The 14th Air Force – previously the Air Force component to U.S. Strategic Command for space operations – last month was redesignated as the Space Operations Command (SPOC) under the nascent U.S. Space Force.

The SPOC will provide space capabilities including space domain awareness, space electronic warfare, satellite communications and missile warning for U.S. Space Command and other combatant commanders on behalf of the Air Force, the service said Dec. 30. It will also supply nuclear detonation detection, environmental monitoring, military intelligence surveillance and reconnaissance (ISR), navigation warfare, command and control, and positioning, navigation and timing (PNT).

As part of the redesignation, 14th Air Force Commander Maj. Gen. John Shaw is now SPOC commander. He is dual-hatted as the commander of the Combined Force Space Component Command (CFSCC) under U.S. Space Command, which the Pentagon reestablished in August 2019 as a geographic combatant command responsible for space operations.

The CFSCC is responsible for the planning and delivery of space capabilities for global space operations and is one of two major components of U.S. Space Command, along with the Joint Task Force Space Defense, whose role is to coordinate with the intelligence community to deter aggression, defend space capabilities and, if necessary, defeat adversaries, the Air Force said last fall.

“It is an honor and privilege to lead the U.S. Space Force’s Space Operations Command. Every day, all around the planet, people count on us to make a difference – to provide a space-enabled combat edge to the warfighters that keep our country, our allies, and our partners safe,” Shaw said in a release. “We will not let them down.”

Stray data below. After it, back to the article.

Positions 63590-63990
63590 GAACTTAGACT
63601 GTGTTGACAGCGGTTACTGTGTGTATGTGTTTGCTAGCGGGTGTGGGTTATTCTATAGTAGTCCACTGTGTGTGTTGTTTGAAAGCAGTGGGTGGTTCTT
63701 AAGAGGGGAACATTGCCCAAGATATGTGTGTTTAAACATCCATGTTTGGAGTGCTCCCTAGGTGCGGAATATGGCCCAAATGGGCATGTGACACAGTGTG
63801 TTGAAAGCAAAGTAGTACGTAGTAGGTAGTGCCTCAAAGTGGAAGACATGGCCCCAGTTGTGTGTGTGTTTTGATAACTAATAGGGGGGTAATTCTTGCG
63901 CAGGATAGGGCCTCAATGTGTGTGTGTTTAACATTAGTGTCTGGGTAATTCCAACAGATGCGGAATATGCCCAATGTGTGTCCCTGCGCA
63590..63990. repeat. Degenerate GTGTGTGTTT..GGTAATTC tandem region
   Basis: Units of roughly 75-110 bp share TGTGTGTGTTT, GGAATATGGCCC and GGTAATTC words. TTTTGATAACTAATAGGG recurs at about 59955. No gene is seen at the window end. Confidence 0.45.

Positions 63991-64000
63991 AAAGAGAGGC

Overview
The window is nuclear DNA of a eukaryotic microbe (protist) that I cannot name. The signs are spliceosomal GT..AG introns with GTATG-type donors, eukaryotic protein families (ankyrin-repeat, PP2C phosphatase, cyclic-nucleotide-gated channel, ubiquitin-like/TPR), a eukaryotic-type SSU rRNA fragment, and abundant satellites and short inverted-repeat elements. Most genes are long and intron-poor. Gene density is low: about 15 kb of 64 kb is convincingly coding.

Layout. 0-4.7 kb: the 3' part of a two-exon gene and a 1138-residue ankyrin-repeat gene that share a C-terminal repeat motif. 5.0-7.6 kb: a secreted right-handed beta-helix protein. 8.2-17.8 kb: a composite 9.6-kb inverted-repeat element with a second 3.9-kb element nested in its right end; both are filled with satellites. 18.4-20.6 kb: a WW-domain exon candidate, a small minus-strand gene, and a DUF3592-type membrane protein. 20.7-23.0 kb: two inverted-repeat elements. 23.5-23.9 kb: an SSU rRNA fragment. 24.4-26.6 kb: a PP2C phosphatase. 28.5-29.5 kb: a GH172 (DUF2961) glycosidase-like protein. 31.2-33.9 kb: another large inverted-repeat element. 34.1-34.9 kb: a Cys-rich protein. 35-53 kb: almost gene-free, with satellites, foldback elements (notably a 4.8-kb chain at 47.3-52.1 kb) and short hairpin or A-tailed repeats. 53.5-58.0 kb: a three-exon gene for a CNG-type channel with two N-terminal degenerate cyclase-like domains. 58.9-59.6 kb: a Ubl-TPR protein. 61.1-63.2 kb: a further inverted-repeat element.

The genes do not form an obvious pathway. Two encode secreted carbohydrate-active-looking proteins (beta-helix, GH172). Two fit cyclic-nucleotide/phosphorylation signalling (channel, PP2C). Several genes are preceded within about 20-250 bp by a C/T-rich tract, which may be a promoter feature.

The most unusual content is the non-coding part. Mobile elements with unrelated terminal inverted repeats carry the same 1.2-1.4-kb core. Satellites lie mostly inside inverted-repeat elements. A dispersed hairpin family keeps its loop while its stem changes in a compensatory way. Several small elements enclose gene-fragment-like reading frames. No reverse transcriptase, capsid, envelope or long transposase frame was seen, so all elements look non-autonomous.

The numbered Air Force, headquartered at Vandenberg Air Force Base, California, was activated in its current iteration in 1993 under Air Force Space Command. Air Force Space Command’s personnel and responsibilities became the U.S. Space Force, the sixth branch of the U.S. military sitting under the Air Force, as part of the fiscal year 2020 National Defense Authorization Act signed into law Dec. 20 (Defense Daily, Dec. 20, 2019).

The Pentagon and the Air Force expect to take about 18 months to fully stand up the new Space Force. The FY ’21 presidential budget request, due to be released in February, will include a separate budget line for the new branch. Budget documents from December 2019 viewed by Defense Daily show that the Air Force plans to eventually transfer about $9.3 billion worth of space-related weapons systems and operations to the Space Force (Defense Daily, Dec. 11, 2019).